This week, Rotundo is the color commentator with host Bob Caudle. As great a performer as Rotundo would prove to be in the ring, he was just as bad on the mic during this early part of his career. Rotundo definitely got his groove going and developed a personality in 1988 when he was a heel in the Varsity Club and was playing off goofy, lovable babyface Rick Steiner. But in 1983 he was as green, dry, and dull as you could possibly imagine. But Dory was intent on giving Rotundo ample opportunities to improve. And this was one of them, doing color commentary the entire program. I actually love Rotundo's work in the ring. But this was painful. Somehow, it did not detract from me enjoying this awesome episode, though, and I hope it won't for you, either.

Most of these episodes on the WWE Netowrk do not include the local promotional spots that were some of the most entertaining parts of the programs back in the day. Those localized interviews were recorded during the day prior to the taping of the shows and then inserted into the tape that went out to the various market stations. Since these archived episodes don't have the local promos, they include a "live" studio interview taped right along as the main program was being taped. For much of late 1982 and 1983, these segments were largely aimed at the Florida territory. The Mid-Atlantic show was seen on a few select stations throughout Florida and so the guys being interviewed would aim many of their comments towards the wrestlers in Florida. Fans in the Mid-Atlantic area would not see these interviews; they were seeing their local promotional spots at that moment.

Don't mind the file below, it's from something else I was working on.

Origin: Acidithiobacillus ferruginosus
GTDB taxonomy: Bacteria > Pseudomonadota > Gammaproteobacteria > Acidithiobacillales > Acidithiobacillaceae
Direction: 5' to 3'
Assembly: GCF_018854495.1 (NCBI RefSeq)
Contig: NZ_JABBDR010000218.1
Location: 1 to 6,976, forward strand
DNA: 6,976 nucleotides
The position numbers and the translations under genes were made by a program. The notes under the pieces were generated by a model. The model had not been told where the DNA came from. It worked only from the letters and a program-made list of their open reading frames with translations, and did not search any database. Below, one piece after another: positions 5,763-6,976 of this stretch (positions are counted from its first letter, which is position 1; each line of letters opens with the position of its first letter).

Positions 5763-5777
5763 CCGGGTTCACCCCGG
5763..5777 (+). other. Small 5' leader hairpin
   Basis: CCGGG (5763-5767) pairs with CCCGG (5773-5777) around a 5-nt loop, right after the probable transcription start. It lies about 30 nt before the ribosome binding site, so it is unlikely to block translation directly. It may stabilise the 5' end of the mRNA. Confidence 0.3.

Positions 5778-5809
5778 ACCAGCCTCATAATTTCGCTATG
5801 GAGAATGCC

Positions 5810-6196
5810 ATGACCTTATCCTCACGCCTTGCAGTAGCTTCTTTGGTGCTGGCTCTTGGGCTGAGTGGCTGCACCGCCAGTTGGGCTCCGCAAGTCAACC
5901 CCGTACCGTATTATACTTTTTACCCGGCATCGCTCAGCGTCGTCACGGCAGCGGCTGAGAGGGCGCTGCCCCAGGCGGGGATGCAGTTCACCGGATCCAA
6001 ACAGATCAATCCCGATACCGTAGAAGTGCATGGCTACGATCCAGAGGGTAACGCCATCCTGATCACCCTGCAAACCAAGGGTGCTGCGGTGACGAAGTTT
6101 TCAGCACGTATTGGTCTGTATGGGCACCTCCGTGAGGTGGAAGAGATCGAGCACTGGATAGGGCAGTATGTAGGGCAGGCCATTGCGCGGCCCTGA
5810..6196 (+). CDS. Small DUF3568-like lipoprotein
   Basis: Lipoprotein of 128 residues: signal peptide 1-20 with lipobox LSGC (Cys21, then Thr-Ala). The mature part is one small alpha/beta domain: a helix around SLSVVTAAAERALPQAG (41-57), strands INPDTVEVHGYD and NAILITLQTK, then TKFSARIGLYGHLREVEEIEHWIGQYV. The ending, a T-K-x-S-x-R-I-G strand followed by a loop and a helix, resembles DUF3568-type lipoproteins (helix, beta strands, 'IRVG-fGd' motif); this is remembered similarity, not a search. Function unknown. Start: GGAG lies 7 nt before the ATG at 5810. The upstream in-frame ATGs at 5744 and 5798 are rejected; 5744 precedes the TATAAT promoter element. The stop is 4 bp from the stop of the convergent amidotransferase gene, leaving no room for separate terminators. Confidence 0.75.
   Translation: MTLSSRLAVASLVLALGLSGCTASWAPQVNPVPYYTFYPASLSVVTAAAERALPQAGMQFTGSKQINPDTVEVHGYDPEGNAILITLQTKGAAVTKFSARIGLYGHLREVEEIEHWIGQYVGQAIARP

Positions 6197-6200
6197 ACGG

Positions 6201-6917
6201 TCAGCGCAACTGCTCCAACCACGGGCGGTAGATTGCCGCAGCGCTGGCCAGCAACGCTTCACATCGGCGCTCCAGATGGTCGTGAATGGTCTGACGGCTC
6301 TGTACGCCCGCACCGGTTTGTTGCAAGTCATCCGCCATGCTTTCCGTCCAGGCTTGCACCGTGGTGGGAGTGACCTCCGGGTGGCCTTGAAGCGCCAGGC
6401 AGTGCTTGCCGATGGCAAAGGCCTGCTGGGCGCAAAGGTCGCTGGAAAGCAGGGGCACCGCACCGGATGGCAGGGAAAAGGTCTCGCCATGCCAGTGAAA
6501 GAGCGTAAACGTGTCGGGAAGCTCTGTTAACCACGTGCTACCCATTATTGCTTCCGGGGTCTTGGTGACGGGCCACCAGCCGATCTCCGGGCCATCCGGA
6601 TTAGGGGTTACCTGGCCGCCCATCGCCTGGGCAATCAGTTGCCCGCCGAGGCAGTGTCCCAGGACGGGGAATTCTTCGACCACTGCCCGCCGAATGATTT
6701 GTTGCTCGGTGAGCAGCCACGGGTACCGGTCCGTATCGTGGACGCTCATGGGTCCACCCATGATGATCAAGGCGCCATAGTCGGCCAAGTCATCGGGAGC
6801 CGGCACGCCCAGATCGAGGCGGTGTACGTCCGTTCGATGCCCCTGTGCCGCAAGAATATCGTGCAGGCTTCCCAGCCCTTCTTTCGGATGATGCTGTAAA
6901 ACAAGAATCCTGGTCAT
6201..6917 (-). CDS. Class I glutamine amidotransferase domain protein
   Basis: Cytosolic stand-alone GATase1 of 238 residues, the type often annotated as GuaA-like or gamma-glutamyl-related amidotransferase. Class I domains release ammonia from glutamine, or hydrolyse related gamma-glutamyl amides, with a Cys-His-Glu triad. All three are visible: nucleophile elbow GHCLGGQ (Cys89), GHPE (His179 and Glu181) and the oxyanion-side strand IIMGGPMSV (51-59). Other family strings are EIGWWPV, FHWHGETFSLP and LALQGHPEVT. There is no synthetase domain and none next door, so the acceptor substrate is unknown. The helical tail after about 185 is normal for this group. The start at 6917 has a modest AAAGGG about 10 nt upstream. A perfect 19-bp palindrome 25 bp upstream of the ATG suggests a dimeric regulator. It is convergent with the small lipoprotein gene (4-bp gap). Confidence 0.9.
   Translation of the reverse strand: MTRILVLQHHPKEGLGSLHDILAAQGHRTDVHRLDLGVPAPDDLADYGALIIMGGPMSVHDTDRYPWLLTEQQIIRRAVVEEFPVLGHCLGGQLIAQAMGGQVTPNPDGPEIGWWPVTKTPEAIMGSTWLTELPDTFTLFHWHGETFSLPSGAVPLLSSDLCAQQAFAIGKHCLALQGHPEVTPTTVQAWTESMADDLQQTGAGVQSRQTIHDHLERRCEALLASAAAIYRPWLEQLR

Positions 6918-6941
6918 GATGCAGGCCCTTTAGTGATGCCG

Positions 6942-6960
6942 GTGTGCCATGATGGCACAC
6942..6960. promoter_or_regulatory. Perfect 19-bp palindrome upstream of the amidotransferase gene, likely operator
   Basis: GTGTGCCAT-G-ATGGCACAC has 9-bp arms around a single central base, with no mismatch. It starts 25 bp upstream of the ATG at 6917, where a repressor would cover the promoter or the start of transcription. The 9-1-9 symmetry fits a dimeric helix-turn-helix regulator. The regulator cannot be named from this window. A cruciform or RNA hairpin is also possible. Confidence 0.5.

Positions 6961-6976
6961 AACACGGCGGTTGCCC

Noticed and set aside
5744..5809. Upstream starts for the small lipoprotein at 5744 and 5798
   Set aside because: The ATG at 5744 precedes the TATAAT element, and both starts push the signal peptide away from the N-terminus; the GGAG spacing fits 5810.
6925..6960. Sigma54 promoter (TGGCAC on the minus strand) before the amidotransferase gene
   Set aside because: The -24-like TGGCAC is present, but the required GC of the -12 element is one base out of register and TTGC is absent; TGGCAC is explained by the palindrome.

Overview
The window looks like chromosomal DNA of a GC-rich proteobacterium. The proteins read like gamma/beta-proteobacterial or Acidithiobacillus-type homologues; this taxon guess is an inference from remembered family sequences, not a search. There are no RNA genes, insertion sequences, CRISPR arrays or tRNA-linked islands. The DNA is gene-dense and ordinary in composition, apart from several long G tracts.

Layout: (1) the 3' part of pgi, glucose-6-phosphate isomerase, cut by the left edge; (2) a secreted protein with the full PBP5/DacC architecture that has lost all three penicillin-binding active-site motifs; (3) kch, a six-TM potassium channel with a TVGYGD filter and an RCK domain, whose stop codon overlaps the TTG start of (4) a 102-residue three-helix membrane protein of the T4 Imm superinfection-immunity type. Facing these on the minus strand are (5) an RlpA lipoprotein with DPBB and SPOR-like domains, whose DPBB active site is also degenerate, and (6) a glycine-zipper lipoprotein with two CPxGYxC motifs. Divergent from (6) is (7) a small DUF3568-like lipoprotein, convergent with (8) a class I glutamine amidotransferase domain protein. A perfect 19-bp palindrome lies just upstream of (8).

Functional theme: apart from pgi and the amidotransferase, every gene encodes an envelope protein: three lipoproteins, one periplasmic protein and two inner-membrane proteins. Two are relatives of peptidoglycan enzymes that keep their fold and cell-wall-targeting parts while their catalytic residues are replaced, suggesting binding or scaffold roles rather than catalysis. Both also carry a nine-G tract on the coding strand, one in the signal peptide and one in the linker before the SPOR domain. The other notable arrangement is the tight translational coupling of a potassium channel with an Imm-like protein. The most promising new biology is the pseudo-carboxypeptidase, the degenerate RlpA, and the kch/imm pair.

A good example of these is the interview Dick Slater does in the second promotional spot location. Slater directly addresses Dusty Rhodes (at that time a regular in Florida, and also the booker of the territory) and tells him he might be the American Dream and the Midnight Cowboy (a reference to Dusty working as the Midnight Rider) but he will never be the Errol Flynn of wrestling!

  • Interesting to see a very young Joel Deaton on this show. Deaton would later wrestle under a mask as "Thunderfoot" managed by James J. Dillon in 1985. He would work several smaller southern territories in the late 1980s before making a name for himself in the 1990s in Japan. I always liked Deaton's work in the ring.
  • Greg Valentine methodically works over John Bonello in an entertaining opening match.
  • Roddy Piper mentions he has a new partner "Mr. T" - - and then pulls out a tire iron. I did do a double-take when he said that though, thinking about where Piper would be less than two years later with the real Mr. T at the first Wrestlemania.
  • During Dick Slater's match, Bob Caudle mentions that the Assassins are coming into the area soon, and that one of them is reportedly the son of the Great Bolo. This would turn out to be the new Assassin #2, which later turned out to be Hercules Hernandez under the mask. They played up the Great Bolo son angle for several months. The Great Bolo was a huge star for Jim Crockett promotions in the late 1950s and early 1960s, and it's cool that they were calling back that far into their history.
  • Harley Race makes it clear he doesn't want to wrestle Flair anymore, and claims Flair was a "fluke" champion since all he really did was slip past a "fat man" to win the title. This was a shot (a "rib on the square" as Steve Austin is famous for saying) at the wrestler Flair beat for the NWA title, Dusty Rhodes.